April showers bring May flowers, but after the rainy spring period ends, it’s the threat of forest fires and wildfires Canadian homeowners need to consider.
Natural Resources Canada warns we will face a higher-than-normal wildfire risk in every region of the country west of central Quebec this summer. Moreover, that threat will persist well into September. Canada is home to about 9% of the world’s forests. Since 1990, wildfires (aka “wildland fires”) have burned around 2.5 million hectares (approximately 6.2 million acres), and fire suppression costs have ranged between $500 million and $1 billion a year over the last decade.
Lightning strikes tend to be the No. 1 cause of forest fires and wildfires year-over-year. But some researchers point to human-caused climate change as a compounding factor, noting much of Canada’s northern boreal forest is drier and warmer nowadays than it was a couple of decades ago. Human activities such as failing to extinguish campfires and cigarettes properly are also factors. Regardless, wildfire affects communities across Canada and may result in evacuations or the loss of homes.
Does a Home Insurance Policy Provide Coverage for Damage from Wildfires?
If your home and property are damaged by a forest fire or wildfire, your home insurance policy may provide you with the coverage you need to recover from the experience. It depends on the coverages your policy contains.
According to the Insurance Bureau of Canada (IBC), most home insurance policies cover fire damage. Furthermore, if you must evacuate your home because of a wildfire, your policy may provide coverage for living expenses such as lodging and food during the evacuation period.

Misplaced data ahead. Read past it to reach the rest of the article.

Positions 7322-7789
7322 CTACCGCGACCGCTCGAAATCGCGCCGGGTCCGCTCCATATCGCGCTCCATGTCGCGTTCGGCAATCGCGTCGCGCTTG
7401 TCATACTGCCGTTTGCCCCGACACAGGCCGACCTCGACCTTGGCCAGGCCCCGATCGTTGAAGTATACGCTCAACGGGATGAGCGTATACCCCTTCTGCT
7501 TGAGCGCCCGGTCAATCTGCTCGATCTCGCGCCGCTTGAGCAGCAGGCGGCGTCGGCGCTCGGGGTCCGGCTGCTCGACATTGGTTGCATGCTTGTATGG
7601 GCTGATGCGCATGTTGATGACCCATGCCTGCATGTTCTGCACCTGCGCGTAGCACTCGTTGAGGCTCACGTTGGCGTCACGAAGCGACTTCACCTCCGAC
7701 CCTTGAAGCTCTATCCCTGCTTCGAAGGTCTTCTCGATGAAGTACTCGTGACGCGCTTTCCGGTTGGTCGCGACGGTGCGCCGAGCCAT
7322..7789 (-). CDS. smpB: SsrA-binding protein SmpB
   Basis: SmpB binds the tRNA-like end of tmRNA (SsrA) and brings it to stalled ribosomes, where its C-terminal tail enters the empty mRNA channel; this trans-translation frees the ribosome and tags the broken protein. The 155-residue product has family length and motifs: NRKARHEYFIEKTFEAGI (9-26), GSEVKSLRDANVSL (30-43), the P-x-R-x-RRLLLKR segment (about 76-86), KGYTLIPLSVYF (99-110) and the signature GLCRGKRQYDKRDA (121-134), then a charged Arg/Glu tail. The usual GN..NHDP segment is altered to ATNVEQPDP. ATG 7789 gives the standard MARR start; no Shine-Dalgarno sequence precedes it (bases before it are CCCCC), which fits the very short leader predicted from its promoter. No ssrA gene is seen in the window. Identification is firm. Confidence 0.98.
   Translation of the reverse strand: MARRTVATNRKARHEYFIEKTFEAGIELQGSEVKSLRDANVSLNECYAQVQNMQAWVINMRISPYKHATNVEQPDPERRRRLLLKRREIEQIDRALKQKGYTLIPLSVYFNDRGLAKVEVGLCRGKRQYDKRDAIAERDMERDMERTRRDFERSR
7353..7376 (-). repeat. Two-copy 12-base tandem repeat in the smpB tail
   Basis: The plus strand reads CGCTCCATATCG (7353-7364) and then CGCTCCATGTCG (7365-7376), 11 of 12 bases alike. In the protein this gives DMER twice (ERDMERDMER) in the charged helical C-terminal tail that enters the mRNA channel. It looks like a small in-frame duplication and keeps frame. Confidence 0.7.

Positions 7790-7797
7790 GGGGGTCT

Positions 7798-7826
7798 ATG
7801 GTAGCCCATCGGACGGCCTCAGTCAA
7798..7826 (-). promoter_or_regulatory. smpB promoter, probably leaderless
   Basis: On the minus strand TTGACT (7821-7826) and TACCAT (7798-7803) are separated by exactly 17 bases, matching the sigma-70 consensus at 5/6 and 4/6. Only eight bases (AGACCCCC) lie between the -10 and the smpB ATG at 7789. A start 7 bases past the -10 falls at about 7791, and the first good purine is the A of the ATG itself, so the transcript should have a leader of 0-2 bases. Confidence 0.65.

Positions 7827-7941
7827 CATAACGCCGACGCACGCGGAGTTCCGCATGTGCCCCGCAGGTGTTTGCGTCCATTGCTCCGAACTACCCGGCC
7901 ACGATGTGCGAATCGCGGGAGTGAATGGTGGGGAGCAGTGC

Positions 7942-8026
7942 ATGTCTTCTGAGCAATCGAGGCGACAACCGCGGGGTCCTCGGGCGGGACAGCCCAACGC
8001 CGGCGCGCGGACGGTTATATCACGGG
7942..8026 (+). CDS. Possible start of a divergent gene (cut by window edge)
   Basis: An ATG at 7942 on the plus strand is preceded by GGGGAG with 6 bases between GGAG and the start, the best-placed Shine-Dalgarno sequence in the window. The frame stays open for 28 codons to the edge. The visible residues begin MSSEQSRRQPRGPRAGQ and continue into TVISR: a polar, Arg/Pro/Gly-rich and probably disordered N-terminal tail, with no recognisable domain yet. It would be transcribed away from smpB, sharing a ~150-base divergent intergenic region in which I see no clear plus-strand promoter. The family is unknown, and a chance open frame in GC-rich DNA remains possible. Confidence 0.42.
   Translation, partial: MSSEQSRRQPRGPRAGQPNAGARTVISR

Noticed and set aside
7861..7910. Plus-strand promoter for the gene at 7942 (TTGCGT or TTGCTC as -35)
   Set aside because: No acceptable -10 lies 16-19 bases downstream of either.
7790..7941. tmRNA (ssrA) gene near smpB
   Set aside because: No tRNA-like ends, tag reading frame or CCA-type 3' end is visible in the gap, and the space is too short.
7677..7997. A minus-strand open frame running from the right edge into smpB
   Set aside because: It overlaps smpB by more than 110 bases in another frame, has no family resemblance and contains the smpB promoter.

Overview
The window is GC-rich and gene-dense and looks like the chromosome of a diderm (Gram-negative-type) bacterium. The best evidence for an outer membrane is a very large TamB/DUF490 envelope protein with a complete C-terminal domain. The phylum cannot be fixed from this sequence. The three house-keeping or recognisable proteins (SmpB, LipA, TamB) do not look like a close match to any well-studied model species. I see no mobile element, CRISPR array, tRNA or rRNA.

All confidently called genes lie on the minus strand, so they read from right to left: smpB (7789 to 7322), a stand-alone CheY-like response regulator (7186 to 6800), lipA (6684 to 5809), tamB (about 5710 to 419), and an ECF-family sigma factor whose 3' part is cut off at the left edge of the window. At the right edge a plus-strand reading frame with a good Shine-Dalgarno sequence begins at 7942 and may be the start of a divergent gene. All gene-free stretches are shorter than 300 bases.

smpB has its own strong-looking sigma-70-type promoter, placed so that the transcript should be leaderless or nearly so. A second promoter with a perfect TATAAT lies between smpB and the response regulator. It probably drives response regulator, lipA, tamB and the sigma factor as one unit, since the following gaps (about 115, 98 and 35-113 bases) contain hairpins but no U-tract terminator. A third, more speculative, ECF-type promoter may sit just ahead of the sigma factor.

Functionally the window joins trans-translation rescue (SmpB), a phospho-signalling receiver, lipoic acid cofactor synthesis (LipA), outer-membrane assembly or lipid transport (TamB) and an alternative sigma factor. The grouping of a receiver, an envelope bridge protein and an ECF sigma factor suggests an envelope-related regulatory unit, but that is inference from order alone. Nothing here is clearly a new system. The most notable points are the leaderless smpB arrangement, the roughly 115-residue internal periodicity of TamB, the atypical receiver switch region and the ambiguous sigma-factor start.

Home insurance policies typically provide coverage for your dwelling, content, and personal liability. Dwelling coverage includes insured perils, including fire, which covers the cost of damages or loss of your home due to fire. As its name suggests, contents coverage insures your possessions. Personal liability covers you if someone is injured on your property. Keep in mind there are varying levels of coverage and limits on insured perils. Take the time to review your policy and have a discussion about it with your broker or insurance agent to ensure you have the protection you need.
Wildfire Mitigation Tips: What You Can Do on Your Property
FireSmart Canada partnered with The Co-operators to promote wildfire community preparedness. Among the fire mitigation tips for homeowners and communities they recommend includes:
- Rake and remove dry leaves and other debris within a minimum of 1.5 metres of a home's foundation. Dispose of collected debris in appropriate trash receptacles
- Clean debris from the roof and gutters and pay attention to maintaining 1.5-metre non-combustible zone
- Get out a measuring tape and see how close wood piles are located to the home; if closer than 10 metres, move at least 10 metres away from structures
- Sweep porches and decks, clearing them of leaves and other combustible debris. Rake under decks, porches, sheds and play structures
- Mow grass to a height of 10 centimetres or less
- Remove items stored under decks and porches and relocate them to a storage shed, garage, or basement. Gasoline cans and portable propane tanks should never be stored indoors and should be located away from the home
IBC also provides ways to reduce home fire risks both inside and outside of your home. Those measures include having an emergency survival kit and evacuation plan.
It’s also useful to be mindful of forest fire and wildfire activity in your province. Natural Resources Canada provides fire weather maps online that details where the most significant fire danger risks are in the country by date. Additionally, the Canadian Interagency Forest Fire Centre offers interactive maps with detailed fire information.